(With lip-smacking self- satisfaction, I assure you that I’m better than those other half-baked Buddhists!)

No, just thinking you are doing the right thing isn’t doing the right thing at all. To get it really right, you have to chop down the tree. You have to chop away at self-satisfaction, self-righteousness, self-interest, self-absorption and self-service. You have to chop down your precious self – all its menacing branches and creeping vines. You have to forget yourself altogether. Then you really cannot tell a lie. But you can still eat the cherries or make a heckuva pie.

I’m off to destroy the incriminating evidence. Less of everything but truth tomorrow. (Or something that tastes a lot like it.)

Putting out the fire

October 28th, 2007    -    7 Comments


Practice the Way as though saving your head from fire. –Nagarjuna

We ended the week by quite nearly putting out the fires. We also ended the week by quite nearly coming around to practice. Are they one or are they two?

Here in Southern California, each round of wildfires reminds us of the last, only worse. It can appear to others that we are ignorantly dismissive or resigned. People rail against the shortage of plans and preventions, the inadequacy of resources, the greed of land developers and the (mostly) wealthy homeowners who build and buy in the fire zone. All of those are reasonable questions. But at this time of year, this long into the eternal drought, this far into Earth’s desperate disequilibrium, none of those questions puts out the fire. When the scorching desert wind blows from the East and starts or spreads the fire, there is nothing that can stop it. As long as the gusts are blowing from the Mojave furnace, the fire always wins. There is no fighting it. There is only the ravaging wait.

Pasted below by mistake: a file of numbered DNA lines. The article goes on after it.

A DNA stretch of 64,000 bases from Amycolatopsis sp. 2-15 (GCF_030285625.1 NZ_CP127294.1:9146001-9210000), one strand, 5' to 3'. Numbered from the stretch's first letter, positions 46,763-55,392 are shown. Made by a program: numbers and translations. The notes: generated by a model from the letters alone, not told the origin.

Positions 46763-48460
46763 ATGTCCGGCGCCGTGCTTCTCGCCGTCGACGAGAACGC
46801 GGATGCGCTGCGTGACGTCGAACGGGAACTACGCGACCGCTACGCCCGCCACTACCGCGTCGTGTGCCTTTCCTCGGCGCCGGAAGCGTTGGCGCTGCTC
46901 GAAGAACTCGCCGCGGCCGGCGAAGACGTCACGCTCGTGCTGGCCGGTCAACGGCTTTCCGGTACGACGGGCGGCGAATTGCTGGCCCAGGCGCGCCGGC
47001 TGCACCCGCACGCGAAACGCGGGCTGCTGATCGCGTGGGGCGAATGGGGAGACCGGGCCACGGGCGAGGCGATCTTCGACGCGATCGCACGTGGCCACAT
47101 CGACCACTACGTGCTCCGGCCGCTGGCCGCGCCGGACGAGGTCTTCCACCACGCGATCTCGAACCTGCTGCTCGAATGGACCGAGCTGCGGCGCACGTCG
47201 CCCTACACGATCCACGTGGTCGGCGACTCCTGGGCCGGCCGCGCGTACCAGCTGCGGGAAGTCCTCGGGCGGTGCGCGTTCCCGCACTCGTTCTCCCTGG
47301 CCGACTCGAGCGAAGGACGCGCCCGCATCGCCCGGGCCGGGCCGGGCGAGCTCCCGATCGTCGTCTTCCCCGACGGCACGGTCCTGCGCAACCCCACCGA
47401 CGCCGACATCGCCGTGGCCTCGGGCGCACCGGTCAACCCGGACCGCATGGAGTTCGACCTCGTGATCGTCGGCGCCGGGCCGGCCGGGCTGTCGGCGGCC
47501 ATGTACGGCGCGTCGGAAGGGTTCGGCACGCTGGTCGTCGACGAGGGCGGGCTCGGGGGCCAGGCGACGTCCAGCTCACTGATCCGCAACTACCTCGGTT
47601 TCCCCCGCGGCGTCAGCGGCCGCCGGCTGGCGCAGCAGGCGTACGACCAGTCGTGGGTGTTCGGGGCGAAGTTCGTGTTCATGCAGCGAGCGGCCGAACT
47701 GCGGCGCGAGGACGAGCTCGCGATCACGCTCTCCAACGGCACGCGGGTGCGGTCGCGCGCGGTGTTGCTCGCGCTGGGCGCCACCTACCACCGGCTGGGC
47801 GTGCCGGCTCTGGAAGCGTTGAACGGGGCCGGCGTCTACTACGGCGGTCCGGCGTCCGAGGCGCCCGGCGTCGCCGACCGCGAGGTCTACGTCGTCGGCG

When conditions change, the fire always goes out. When the wind changes directions and the moist, cool air once again flows inland from the Pacific, the fires die back, and the fighters prevail.